Why Should I Go to College? Part One: Earn More


This is the first of three part series on the benefits of a college degree. Keep checking back for more!

For centuries education has been a privilege with numerous benefits for those who are able to obtain it. The ability to finance your education and manage your time to attend a university or college were compared for years with the numerous benefits to earning your degree. As technology brought new ways to attend school and the ability to finance your education drastically changed in recent decades, the benefits of an education still made a case for themselves. However, recent economic challenges and changes in the higher education system have some students still asking: why should I go to college? 

Part One- Earn More: Financial opportunity

Most students have heard over the years that a college education will help them find a better paying job, but with recent challenges in the economy many are left wondering if this idea still holds true today.  According to the Bureau of Labor Statistics (BLS), education continues to play an important factor in earnings.

College graduates continue to have much higher paying jobs on average than those with a high school diploma—a reality that has only become more apparent over the years. A recent study, The Rising Cost of Not Going to College , by the Pew Research Center, found that the gap in earnings between those adults with a degree and those without has significantly grown, showing a $17,500 difference in average annual income. Not only are those less educated adults facing lower wages, according to the study, they are also facing other economic hardships. Data collected by Pew revealed poverty rates among adults with a high school diploma were 16% higher than those with a bachelor’s degree or more.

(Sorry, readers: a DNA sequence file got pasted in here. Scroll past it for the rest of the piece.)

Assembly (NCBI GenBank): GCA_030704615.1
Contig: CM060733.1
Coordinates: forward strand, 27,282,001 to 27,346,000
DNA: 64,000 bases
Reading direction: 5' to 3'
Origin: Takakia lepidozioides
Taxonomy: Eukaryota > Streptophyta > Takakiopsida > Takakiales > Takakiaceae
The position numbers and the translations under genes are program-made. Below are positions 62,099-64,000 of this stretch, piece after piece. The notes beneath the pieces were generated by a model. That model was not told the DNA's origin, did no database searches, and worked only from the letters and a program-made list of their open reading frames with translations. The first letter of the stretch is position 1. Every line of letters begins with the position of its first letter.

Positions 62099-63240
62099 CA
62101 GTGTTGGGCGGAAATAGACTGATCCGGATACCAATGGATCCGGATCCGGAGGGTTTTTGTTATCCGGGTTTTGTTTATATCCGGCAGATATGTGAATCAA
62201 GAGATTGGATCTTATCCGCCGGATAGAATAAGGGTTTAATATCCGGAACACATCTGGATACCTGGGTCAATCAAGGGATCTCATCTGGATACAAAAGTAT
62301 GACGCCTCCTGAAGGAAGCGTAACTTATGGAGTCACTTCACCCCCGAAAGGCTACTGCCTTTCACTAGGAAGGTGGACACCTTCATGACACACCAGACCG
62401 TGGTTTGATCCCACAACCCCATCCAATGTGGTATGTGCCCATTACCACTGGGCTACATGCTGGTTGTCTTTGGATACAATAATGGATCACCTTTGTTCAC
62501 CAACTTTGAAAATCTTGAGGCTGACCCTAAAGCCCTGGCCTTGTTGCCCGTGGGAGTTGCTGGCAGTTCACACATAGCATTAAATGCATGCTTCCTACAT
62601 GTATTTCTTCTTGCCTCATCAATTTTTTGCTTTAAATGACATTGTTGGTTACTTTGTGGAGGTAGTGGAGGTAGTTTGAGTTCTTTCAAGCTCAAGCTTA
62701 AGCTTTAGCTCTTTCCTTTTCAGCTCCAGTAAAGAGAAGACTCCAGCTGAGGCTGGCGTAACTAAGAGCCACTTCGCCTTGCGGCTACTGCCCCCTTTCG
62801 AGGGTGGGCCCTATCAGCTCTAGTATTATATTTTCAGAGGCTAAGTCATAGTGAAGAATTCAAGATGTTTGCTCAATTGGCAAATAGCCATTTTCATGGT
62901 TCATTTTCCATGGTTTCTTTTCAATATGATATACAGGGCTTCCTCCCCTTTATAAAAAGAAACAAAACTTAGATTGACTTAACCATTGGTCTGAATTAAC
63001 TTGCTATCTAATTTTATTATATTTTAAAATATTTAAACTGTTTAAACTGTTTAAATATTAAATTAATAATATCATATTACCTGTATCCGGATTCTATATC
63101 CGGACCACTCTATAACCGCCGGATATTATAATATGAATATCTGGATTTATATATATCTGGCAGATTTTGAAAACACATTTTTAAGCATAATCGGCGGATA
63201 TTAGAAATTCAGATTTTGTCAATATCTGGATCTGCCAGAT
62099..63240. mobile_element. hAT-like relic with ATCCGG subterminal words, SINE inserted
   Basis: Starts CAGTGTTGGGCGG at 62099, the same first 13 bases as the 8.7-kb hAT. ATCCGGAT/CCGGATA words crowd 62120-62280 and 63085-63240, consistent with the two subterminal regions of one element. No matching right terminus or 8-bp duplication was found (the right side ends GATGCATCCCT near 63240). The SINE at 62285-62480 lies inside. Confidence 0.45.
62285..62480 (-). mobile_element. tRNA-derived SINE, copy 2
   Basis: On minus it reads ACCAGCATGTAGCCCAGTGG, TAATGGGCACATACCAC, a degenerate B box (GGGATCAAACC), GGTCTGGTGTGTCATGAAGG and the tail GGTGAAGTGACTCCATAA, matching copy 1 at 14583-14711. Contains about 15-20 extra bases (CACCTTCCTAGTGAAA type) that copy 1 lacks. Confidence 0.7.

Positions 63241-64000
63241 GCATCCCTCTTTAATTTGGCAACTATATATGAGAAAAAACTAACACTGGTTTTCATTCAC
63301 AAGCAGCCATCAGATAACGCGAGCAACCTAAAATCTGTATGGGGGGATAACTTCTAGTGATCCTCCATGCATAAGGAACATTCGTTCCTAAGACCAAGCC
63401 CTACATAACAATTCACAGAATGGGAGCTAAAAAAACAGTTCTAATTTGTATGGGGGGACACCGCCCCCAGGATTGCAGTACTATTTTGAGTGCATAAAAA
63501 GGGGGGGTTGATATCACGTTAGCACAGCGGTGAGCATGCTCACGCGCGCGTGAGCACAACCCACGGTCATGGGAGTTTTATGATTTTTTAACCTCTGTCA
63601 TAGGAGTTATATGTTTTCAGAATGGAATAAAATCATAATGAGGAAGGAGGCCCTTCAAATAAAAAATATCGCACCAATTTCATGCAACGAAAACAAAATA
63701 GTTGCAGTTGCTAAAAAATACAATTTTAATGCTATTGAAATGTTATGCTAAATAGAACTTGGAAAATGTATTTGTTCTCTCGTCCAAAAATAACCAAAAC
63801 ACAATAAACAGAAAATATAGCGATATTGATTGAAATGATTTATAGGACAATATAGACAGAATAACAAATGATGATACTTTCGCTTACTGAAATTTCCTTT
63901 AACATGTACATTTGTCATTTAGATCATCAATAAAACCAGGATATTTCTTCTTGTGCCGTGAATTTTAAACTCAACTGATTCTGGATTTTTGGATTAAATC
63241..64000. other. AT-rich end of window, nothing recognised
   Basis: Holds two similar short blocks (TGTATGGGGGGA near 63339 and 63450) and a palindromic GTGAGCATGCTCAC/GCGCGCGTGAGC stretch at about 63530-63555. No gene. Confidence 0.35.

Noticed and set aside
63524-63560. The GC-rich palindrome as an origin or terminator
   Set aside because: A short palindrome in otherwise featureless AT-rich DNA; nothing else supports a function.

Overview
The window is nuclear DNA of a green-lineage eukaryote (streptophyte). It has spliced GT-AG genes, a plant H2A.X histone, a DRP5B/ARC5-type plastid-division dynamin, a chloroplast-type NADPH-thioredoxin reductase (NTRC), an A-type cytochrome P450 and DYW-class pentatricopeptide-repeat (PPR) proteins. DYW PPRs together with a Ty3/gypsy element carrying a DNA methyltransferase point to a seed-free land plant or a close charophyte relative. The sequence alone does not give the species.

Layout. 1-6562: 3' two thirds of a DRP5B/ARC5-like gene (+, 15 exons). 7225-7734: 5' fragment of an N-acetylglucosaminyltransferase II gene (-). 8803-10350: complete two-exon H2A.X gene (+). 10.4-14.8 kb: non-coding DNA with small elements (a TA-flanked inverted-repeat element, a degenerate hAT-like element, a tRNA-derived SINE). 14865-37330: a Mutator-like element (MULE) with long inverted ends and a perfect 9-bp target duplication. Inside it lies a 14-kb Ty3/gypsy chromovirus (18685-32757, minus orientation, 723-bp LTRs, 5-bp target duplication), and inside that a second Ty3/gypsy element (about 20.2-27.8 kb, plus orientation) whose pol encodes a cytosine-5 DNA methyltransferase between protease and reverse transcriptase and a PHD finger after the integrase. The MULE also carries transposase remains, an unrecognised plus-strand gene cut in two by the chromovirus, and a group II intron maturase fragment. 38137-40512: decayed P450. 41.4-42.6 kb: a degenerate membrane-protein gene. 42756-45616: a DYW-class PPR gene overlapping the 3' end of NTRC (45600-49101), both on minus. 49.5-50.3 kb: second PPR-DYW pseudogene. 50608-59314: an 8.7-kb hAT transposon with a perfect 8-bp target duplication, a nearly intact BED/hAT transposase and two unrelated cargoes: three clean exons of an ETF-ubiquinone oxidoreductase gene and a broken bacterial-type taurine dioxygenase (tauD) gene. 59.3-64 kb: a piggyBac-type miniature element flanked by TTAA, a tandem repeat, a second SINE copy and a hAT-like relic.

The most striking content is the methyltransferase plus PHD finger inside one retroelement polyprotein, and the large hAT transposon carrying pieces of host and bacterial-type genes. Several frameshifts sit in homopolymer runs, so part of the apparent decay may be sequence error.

But many graduates are learning it’s not only about earning a higher income, but securing a stable income for their family when they are faced with challenges in the economy. For Information Technology student, Darren, it was the recent dip in the economy that made him realize a degree might just aid in his family’s financial future. “My children’s future was my biggest factor,” Darren said was his reason for going back to school.

Darren was aware of several individuals in his field that had lost their jobs due to company downsizing—a reality that many working adults faced over the last few years. How can education play a role in this? The BLS’s Employment Projections shows that not only are college graduates earning more than those adults with less education, but are seeing unemployment rates at much lower rates (see Infographic). “I knew I had to finish school to be competitive in the IT industry.” Darren has not only managed to stay competitive, but found a job in the process. “I had no problem getting hired here because of my education and experience.”

Check out Part Two- Learn More: Filling the Gap


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